Now It's Easier than Ever to Cut the Cable
Think your cable bill isn't that big a deal? Think of it this way: It's "Like buying a new 50" TV each year and tossing it in the dumpster," asserts the Web site Cancelcable.com.
Fortunately, it's now easier than ever to enjoy a good picture and a wide range of programming without paying the cable company. Here are the changes and services that are allowing more and more people to cut the cable:
1. The Digital TV Transition: Clearer picture, more programming
As Linsey Knerl reminded us earlier this year, you can send away for coupons to get those digital TV converter boxes for pretty cheap. I've been putting off buying mine (in fact I let the coupons expire, doh!) and grumbling about the inconvenience of it all -- until recently. That's when I heard that once we hooked up this box, we would receive the kind of clear picture that cable subscribers receive -- on many more channels. In fact, when I checked a helpful site called AntennaWeb, I found that my zip code should receive TONS of stations, including five different versions of PBS.
One reason some folks pay for cable is to get quality programming for the kids. With five versions of PBS, I feel pretty confident I could find something they want to watch at about any time of the day.
And although the transition to digital TV doesn't happen until early next year, you can buy the converter box and begin receiving broadcast channels now with better reception than you've been getting with an antenna.
The one thing we miss most by not having cable at our house? "The Daily Show," of course. So lately we've made it a little night-night routine to watch "The Daily Show" on my laptop via Hulu.com in bed. Yeah, it's yesterday's episode, but is getting the same episode 24 hours earlier worth $60 a month? Not to me.
And since I'm busy tomorrow night during the season premiere of "Grey's Anatomy," I'll be watching it Friday -- on ABC.com.
3. Low-Cost Programming: ITunes and Netflix
Netflix is the one thing that makes me wonder why ANYONE has cable. Then I remember all those poor football fans being held hostage by the Cable-Atheletical Complex. But back to me: With Netflix, anytime we feel like vegging out in front of the tube, we usually have something we're interested in sitting here to watch. And if we're between movie deliveries, there's also Netflix's streaming service. Or, you know, Blockbuster.com, Redbox, whatever floats your boat. Whichever you choose, you're looking at a monthly cost from $0 (if you use Redbox coupon codes) to $4.99 (Netflix's cheapest tier) to $19.99 for Blockbuster's top plan. Beats the pants off cable.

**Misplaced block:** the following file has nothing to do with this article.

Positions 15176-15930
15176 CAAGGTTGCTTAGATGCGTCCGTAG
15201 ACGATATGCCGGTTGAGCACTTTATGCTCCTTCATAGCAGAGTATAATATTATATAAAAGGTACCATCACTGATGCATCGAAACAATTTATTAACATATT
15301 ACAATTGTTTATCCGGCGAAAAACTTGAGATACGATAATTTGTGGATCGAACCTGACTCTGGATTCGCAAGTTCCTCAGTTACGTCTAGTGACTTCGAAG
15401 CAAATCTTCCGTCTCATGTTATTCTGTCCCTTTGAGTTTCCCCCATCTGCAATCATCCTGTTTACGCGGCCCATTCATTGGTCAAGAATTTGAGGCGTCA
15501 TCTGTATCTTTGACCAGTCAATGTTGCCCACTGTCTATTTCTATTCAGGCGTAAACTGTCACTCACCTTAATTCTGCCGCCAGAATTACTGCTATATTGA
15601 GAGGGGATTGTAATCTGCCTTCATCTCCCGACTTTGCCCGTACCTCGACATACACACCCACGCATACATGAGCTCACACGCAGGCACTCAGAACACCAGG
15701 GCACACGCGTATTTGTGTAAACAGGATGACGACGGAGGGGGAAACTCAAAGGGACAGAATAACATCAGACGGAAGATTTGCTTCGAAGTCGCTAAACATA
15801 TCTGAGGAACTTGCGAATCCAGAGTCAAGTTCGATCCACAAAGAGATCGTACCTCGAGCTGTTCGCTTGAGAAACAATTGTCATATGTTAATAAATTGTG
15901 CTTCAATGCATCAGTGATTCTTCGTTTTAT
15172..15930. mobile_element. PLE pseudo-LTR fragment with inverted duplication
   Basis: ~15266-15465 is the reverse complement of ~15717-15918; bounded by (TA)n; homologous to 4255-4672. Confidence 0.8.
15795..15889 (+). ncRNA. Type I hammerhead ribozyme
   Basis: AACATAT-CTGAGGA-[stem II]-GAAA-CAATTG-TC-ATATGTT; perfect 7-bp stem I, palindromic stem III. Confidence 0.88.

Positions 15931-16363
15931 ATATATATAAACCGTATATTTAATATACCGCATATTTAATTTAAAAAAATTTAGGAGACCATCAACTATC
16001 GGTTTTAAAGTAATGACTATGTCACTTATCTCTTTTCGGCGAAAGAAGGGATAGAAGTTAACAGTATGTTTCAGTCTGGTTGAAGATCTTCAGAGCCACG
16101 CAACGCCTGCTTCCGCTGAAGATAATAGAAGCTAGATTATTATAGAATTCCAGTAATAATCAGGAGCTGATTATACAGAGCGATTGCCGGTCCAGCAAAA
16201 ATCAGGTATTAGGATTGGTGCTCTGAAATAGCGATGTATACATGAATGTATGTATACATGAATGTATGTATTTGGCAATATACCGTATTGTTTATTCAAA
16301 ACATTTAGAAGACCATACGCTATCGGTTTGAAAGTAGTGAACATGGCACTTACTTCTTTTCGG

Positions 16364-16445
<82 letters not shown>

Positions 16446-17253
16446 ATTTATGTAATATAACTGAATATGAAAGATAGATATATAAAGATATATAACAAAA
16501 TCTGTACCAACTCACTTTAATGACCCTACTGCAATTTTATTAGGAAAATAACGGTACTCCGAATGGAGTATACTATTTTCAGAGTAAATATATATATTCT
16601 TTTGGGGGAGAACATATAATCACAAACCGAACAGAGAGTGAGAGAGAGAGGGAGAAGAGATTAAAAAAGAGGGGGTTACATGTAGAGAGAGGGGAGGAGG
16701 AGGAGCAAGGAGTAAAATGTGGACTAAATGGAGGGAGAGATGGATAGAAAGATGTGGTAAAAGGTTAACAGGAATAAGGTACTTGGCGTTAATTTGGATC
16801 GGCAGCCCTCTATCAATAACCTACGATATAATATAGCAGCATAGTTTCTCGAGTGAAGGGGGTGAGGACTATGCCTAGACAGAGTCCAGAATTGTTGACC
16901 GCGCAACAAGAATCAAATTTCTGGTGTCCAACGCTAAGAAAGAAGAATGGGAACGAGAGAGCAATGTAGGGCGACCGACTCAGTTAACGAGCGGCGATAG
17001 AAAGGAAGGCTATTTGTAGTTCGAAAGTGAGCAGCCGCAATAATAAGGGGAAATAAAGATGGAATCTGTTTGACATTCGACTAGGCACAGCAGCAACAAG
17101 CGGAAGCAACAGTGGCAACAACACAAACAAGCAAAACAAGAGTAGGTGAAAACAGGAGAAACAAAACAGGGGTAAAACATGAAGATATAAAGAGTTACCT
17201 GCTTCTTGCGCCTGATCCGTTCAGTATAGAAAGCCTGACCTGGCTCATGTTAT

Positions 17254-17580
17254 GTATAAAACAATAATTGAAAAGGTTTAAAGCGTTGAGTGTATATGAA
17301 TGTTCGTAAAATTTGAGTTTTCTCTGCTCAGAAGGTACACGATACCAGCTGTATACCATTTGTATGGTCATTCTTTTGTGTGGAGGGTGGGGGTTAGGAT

Need more instant gratification? You can also buy TV episodes one-by-one from iTunes for $1.99-$2.99 a pop.
Now you have the tools you need to figure out if cancelling cable would save you money: Write down what shows you watch. Use the Showfinder gadget on CancelCable.com to figure out where you can get those shows besides on cable TV. Take the cost per episode on Netflix, iTunes or whatnot, and multiply it by the number of episodes you watch per month. Is the product less than the cost of your current cable package?
For example, if you pay for cable in order to get HBO shows, you'd have to download 31 "premium" episodes a month to run up a bill that matches the $93.99 that Comcast charges for a digital package with HBO.
I'm guessing that almost everyone will feel that cutting cable would save them money, even if they watch a lot. Then it's just a matter of the reception quality. If you don't have one of those digital converters, I urge you to stop by the home of a friend who does and take a look at their picture. If you like what you see, there's your answer. I know what MINE is.
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